6 Paramitas : Generosity
The first Paramita is the practice of Generosity, to share what is helpful and good and to do it without selfishness. The practice of generosity, dana, can be traced to the early teachings of the nikayas, the agamas, and to the later teachings in the Prajnaparamita Sutras, as well as the Mahaprajnaparamita Shastra, which elaborates on this practice. Among the paramitas, generosity can be the easiest to fulfill; one can reap immediate benefits from it.
There are three ways to be altruistic and generous:
1.To give material things
2. To give loving protection
3. To give understanding and knowledge.
It is important to do charity with a right understanding and motivation and to eliminate improper giving. It is improper to give something to someone with the intention to harm, or with the intention to become famous, or out of fear of impending poverty. It is also necessary to consider what one gives. A bodhisattva should never give anything that can hurt others and should never give anything that is helpful with wicked thoughts in mind. It is also important to reflect the recipient of one’s generosity. It wouldn’t be beneficial to aid those who are full of desire and greed. Proper generosity is giving whatever one possibly can and doing so with a pure motivation and enthusiasm.
The wealth that one may share freely, without selfishness, includes material wealth, time, knowledge (including speech), and one’s own energy and physical strength.
It is especially important to practice generosity towards representations of Three Jewels, towards one’s parents, towards those who are sick and in need of protection, and particularly towards those one thinks are rivals or foes. One gives them whatever one can with joy, respect, compassion, and openly.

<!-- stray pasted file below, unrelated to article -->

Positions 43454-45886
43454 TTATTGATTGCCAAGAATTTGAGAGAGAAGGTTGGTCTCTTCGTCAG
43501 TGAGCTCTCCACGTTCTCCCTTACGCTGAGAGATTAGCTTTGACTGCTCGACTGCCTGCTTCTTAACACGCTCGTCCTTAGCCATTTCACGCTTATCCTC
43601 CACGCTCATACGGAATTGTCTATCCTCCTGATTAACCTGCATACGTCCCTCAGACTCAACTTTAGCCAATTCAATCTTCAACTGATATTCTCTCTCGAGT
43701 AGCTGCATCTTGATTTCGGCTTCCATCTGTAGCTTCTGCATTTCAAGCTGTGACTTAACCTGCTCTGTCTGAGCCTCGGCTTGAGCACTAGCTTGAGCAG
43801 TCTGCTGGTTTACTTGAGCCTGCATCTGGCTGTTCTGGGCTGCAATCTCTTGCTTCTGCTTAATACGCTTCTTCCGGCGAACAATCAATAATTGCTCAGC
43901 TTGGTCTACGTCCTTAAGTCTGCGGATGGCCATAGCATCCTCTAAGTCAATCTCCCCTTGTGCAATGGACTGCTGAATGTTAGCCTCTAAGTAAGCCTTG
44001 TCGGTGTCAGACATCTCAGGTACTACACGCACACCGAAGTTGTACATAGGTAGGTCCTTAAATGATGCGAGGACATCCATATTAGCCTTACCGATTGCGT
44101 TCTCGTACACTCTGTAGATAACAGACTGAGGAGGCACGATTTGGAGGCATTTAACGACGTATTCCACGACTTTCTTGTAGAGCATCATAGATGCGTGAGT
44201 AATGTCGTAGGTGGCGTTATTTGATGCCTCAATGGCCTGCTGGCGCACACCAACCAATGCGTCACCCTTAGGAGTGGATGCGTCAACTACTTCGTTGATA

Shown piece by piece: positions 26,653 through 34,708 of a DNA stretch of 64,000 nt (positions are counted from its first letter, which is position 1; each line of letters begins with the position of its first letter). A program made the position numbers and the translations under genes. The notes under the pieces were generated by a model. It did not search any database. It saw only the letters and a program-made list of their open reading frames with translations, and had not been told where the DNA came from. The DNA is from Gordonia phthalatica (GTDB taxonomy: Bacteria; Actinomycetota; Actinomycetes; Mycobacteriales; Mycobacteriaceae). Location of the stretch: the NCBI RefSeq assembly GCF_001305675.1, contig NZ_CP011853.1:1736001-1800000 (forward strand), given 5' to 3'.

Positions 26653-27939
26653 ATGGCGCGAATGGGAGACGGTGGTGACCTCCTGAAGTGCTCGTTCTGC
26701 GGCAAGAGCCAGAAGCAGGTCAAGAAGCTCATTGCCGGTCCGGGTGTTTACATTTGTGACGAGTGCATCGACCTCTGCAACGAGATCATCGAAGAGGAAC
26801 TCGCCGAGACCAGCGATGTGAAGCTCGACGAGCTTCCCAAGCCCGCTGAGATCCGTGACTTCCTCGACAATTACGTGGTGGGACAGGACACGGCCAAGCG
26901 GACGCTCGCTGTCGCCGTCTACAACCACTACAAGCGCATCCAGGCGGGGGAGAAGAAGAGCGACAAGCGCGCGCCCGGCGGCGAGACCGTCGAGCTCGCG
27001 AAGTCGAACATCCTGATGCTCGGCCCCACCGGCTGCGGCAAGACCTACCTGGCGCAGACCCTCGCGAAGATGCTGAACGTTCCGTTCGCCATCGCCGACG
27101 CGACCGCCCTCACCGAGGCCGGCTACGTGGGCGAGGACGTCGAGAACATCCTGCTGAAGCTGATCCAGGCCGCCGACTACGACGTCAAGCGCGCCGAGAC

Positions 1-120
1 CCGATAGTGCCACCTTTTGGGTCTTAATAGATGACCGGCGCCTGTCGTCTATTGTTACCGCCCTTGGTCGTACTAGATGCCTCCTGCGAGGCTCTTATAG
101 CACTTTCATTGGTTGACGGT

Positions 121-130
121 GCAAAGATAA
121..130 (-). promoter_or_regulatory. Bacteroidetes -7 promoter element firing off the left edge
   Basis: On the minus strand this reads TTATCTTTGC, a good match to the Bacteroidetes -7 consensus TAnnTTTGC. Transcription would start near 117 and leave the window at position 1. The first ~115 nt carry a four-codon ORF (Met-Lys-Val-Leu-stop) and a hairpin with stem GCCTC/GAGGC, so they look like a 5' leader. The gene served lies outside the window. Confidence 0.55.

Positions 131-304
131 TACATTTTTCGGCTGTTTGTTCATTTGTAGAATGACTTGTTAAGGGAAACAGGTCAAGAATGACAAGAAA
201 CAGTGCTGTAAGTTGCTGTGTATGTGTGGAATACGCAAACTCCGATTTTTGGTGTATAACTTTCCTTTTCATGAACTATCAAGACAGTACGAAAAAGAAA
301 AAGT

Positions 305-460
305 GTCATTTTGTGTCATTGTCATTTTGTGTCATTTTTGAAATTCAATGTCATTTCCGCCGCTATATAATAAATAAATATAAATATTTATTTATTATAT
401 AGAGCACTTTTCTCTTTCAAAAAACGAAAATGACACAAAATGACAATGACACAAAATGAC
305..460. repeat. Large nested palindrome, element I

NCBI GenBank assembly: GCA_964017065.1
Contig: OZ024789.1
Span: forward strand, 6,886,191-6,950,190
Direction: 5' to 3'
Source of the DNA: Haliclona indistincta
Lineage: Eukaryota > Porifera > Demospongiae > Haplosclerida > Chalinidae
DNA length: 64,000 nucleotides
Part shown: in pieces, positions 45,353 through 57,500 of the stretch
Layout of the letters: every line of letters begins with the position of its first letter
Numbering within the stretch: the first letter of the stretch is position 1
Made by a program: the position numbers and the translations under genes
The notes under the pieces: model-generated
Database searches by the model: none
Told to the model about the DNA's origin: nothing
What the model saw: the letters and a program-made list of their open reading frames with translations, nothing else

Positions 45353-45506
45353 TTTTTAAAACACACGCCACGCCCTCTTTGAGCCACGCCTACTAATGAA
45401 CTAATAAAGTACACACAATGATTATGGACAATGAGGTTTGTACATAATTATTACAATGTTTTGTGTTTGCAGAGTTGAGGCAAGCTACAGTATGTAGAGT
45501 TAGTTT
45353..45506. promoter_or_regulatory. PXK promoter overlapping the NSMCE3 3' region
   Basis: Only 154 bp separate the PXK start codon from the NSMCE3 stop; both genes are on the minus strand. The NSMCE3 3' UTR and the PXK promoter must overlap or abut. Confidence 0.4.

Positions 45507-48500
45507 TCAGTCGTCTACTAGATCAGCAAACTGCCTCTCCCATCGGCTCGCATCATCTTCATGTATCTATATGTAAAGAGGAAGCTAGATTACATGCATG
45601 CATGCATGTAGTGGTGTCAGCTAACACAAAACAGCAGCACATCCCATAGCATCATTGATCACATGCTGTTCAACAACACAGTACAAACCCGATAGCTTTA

The second form of generosity, mi-'jigs-pa’i-sbyin-pa, is giving loving protection to all those who are fearful of others, who fear getting sick and dying, and who are afraid of natural catastrophes. As practitioners of the paramita of generosity, we can alleviate people of their fears, whatever their origins.
The third form of generosity, chos-kyi-sbyin-pa’i-sbyin-pa, is giving the priceless gift of Dharma to others, which does not mean speaking about it with just anyone. It means helping those who have respect for the precious Buddha dharma, understand and appreciate its invaluable meaning. With a pure motivation, one should pass on the authentic teachings that one has received from an authentic scholar and master and that one has understood oneself. So that no distortions occur, it is important neither to mix the classical teachings with one’s personal opinion nor to share them out of self-centred aims. The truth of the Buddha’s dharma is precious and rare and should always be discussed in a pleasant environment and way.
The way to complete the perfection of generosity is to complete the training in the thought of giving, to dedicate even the merits of virtuous actions, not only to abolish miserliness. Completing the practice of the perfection of generosity means neither completely eradicating starvation and thirst, nor satisfying the last beggar. If it did, then all the past Buddhas such as Guru Shakyamuni would have yet to complete the practice of generosity, having reached enlightenment by mistake.